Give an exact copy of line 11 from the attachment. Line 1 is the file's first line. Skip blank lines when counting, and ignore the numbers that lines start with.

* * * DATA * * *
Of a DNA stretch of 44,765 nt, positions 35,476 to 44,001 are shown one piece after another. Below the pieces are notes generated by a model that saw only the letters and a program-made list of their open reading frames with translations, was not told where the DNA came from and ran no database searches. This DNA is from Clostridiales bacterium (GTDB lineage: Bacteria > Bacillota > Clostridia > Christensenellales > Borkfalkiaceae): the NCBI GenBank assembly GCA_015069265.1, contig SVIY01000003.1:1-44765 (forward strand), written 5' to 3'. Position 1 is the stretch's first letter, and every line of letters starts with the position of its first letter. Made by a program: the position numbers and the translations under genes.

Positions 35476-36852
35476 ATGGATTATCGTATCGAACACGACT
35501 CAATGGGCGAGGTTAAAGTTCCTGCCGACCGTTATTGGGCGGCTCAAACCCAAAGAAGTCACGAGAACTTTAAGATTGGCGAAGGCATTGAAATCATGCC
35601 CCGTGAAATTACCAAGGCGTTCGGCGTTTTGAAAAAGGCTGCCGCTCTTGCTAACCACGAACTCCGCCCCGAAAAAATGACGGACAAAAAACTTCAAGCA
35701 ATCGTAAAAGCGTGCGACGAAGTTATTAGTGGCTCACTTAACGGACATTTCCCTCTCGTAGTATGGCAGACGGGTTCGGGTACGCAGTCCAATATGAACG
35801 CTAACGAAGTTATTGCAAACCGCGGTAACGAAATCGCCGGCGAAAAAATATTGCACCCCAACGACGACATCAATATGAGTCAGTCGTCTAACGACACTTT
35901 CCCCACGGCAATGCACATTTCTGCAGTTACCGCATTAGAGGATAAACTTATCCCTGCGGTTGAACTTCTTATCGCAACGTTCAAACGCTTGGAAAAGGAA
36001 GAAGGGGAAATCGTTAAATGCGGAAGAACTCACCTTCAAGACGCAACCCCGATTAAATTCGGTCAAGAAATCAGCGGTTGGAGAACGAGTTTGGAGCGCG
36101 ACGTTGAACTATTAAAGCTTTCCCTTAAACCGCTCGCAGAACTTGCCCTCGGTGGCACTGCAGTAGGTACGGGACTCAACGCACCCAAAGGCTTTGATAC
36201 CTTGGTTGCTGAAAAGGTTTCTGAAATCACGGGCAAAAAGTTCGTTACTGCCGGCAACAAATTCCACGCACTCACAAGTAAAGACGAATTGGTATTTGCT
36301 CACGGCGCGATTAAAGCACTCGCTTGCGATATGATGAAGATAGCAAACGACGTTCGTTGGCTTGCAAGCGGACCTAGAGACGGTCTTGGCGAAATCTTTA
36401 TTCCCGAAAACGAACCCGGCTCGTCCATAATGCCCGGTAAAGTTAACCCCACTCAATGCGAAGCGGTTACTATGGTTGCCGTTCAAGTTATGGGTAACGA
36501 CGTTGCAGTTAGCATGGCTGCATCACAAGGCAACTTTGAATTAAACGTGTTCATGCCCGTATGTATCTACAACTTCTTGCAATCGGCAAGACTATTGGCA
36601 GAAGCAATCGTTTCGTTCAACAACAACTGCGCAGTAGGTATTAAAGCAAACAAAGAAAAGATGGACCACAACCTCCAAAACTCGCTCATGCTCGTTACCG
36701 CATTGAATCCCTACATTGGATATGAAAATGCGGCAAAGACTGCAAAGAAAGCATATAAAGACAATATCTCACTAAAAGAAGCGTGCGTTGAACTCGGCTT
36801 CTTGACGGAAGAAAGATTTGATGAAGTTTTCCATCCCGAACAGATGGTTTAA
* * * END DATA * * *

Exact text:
36201 CTTGGTTGCTGAAAAGGTTTCTGAAATCACGGGCAAAAAGTTCGTTACTGCCGGCAACAAATTCCACGCACTCACAAGTAAAGACGAATTGGTATTTGCT